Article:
For 5 min before the sampling time specified, the mixture was stirred by stirring with rod, and the pH of the control and polymer mixtures were measured. They were taken samples (11 ml) at 1, 2 and 24 h using a pipette Glass pasteur. Each sample was transferred to a syringe 1.0 ml plastic with a Gelman Acrodisc syringe filter 1.2 µm attached. The sample was expelled through the filter to a HPLC glass injection vial, capped, tested by HPLC using a ZORBAX® column (registered trademark of the DuPont company) R x C-18 (15 cm) at room temperature, 1 ml / min flow rate (CONSTAMETRIC® 4100 pump), with an isocratic mobile phase consisting of 46% acetonitrile, 10% isopropanol and 44% water  in 50 mM acetic acid and containing 0.1% triethylamine, and calculated the concentration of compound.

It was found that the concentration of compound in control filtering based on elapsed time (time = 0 when the pH was first raised to 6.5) was 0.016 mg / ml at out at 1 h., 0.019 mg / ml at 2 h and 0.014 mg / ml at 24 h. (see Table 1-1). It was found that the concentration of compound in HPMCAS filtrates as a function of time after 0.066 mg / ml at 1 h, 0.063 mg / ml at 2 h and 0.049 mg / ml at 24 h. (see Table 1-1). HPMCAS, HPMC and PVA made useful increases in the concentration of drug, with HPMCAS being the most effective of the three. The other three polymers tested in this example did not result compound concentrations almost as high as those in the HPMCAS mixture. This result showed that HPMCAS was preferred between the polymers tested.

TABLE 1-1

one

Example 2

This Example follows the same procedure as the Example 1, except that the concentrations of compound and polymer were different.

10 ml of deionized water was added to a "small" glass beaker (cat. No. 23516, Mettler -
Toledo, for sample volumes of 10-20 ml), and the pH was adjusted between pH 1 and 2 with 10 M HCl. A compound solution was prepared by dissolving 10 mg of compound 1 in water at pH 1-2. The compound solution was stirred using the rod stirrer (Mettler DL21 apparatus, position 2) for 5 min. During this time, the pH remained in the 1-2 range. (final concentration: 1.0 mg / ml).

The mixture was also divided in two small glass beakers each containing one magnetic stir bar. Stirring continuously (stirrer rod, position 2), the pH of the mixture of "control" at pH 6.5 with 0.1 M NaOH and 0.01 M (time = 0.01 mg / ml compound concentration). Then the glass of precipitates containing the control mixture with Parafilm paper and moved to a stir plate, where it was continuously stirred for 2 h at room temperature (position 1.5, VWR Scientific Model 220 of Mini-Hot Plate / Stirrer). During 2-24 h, samples were stirred at temperature ambient in glass vials with screw cap of 7.5 ml using a Labquake (Cat. No. C415-110).

Only HPMCAS was examined in this example. Be prepared the "polymer" mixture by adding 10 mg of polymer to the remaining beaker and stirred for 5 min (stirrer rod, position 2) (theoretical polymer concentration: 2 mg / ml). The pH of the polymer mixture was similarly increased to pH 6.5 (time = 1.0.0 mg / ml of compound concentration). Be then similarly covered the beaker containing  the polymer mixture with Parafilm paper and moved to the plate stirring, where it was continuously stirred for 2 h at temperature ambient (position 1.5). For 2-24 h, they were stirred samples at room temperature in glass vials with a lid 7.5 ml thread using the Labquake.

For 5 min before the sampling time specified, the mixture was stirred by stirring with rod, and the pH of the control and polymer mixtures were measured. They were taken samples (11 ml) at 1, 2 and 24 h using a pipette Glass pasteur. Each sample was transferred to a syringe 1.0 ml plastic with a Gelman Acrodisc syringe filter 1.2 µm attached. The sample was then expelled through the filter to an HPLC glass injection vial, it was capped, tested by HPLC and compound concentration was calculated.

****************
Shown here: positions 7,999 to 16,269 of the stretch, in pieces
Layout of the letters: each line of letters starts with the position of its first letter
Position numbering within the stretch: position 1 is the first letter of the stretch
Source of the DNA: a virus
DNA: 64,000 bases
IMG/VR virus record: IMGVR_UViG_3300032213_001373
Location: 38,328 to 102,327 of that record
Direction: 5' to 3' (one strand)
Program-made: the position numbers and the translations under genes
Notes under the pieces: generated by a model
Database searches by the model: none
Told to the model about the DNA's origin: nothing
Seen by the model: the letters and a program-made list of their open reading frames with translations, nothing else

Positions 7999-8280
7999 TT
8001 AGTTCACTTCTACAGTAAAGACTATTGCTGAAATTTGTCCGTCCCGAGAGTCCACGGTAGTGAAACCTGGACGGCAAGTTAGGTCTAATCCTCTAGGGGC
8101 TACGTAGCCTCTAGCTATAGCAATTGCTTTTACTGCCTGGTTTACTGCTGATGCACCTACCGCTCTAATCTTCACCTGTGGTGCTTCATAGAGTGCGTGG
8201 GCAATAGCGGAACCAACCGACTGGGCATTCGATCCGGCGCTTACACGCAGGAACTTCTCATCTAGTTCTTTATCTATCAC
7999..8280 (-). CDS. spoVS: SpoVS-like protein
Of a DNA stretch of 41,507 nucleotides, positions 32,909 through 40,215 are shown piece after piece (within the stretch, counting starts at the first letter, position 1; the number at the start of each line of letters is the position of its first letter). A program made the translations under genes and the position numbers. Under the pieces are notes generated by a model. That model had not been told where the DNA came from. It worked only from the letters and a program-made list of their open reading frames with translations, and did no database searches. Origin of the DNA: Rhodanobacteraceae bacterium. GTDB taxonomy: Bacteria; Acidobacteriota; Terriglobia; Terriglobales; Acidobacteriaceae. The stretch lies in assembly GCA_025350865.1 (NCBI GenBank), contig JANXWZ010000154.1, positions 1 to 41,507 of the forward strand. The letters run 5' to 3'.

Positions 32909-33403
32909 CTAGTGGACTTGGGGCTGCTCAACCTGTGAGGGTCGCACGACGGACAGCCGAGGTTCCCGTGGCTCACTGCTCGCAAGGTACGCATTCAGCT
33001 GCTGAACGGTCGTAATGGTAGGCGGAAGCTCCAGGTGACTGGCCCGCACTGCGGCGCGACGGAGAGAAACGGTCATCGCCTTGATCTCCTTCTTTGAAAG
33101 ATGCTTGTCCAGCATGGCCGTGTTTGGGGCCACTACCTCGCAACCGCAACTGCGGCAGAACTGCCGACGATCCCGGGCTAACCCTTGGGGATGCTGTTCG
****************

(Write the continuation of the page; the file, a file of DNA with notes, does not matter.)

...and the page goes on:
It was found that the concentration of compound in control filtering based on elapsed time (time = 0 when the pH was first raised to 6.5) was 0.008 mg / ml at 1 h., 0.005 mg / ml at 2 h and 0.003 mg / ml at 24 h. (see the Table 2-1). It was found that the concentration of compound in HPMCAS filtrates as a function of time after 0.585 mg / ml at 1 h, 0.473 mg / ml at 2 h and 0.221 mg / ml at 24 h. (see Table 2-1). This result showed that HPMCAS maintained the concentration of compound to even higher levels.

TABLE 2-1

2

Example 3

Capsules (size 2) containing 10 mgA of ziprasidone hydrochloride (Z) in the form of a mixture Physics of compound Z / HPMCAS 1: 5 (w / w) (HPMCAS formulation) or without HPMCAS (Z control). They are presented in Table 3-1 capsule filling compositions.

Dogs were dosed after a fast of one night, followed immediately by oral feeding by tube nasogastric 50 ml of tap water. Blood (3 ml) was collected from the jugular vein before dosing and at 0.5, 1, 1.5, 2, 3, 4, 6 and 8 hours after dosing.

10 µL of a 100 µg / ml solution of an internal standard 5- [2- (4-naphthalen-1-ylpiperazin-1-yl) ethyl] -1,3-dihydroindole-2-one (Lowe III) was added , JA, TF Seeger, AA Nagel, HR Howard, PA Seymour, JH Heym, FE: Ewing, ME Newman, AW Schmidt, JS Furman, LA Vincent, PR Maloney, GL Robinson, LS Reynolds and FJ Vinick, "1-Naphthylpiperazine Derivatives as Potential Atypical Antipsychotic Agents ". Journal of Medicinal Chemistry, 1991. 34 (6): P. 1860-66) to 0.5 ml of a plasma sample prepared in methanol / water, 7.0 ml of methyl was added - tert -butyl ether, the sample was mechanically stirred for 10 min and then centrifuged for 10 minutes at 3,000 rpm and at room temperature. The organic phase was separated and evaporated to dryness. The sample was then reconstituted with 200 µl of mobile phase composed of 40% of a buffer of 5 mM NaH2PO4 and 60% acetonitrile. The HPLC analysis was carried out using a Chromaega CN&NP column (25 cm, 5 micrometer particle size, ES Industries, West Berlin, NJ), at room temperature, at a flow rate of 1.5 ml / min (Spectraphysics pump ConstaMetric 4100) and was detected at 315 nm (LDC Spectromonitor 3200, Acton, MA). The retention times of ziprasidone and internal standard were 10.3 and 14.6 min, respectively. Quantification was performed by measuring the ratio of ziprasidone peak to internal standard and by reference to a calibration curve. The assay was linear up to 1000 ng / ml with a reliable detection limit of 10 ng / ml. Accuracy and precision values between tests were approximately 10% and approximately 11%, respectively.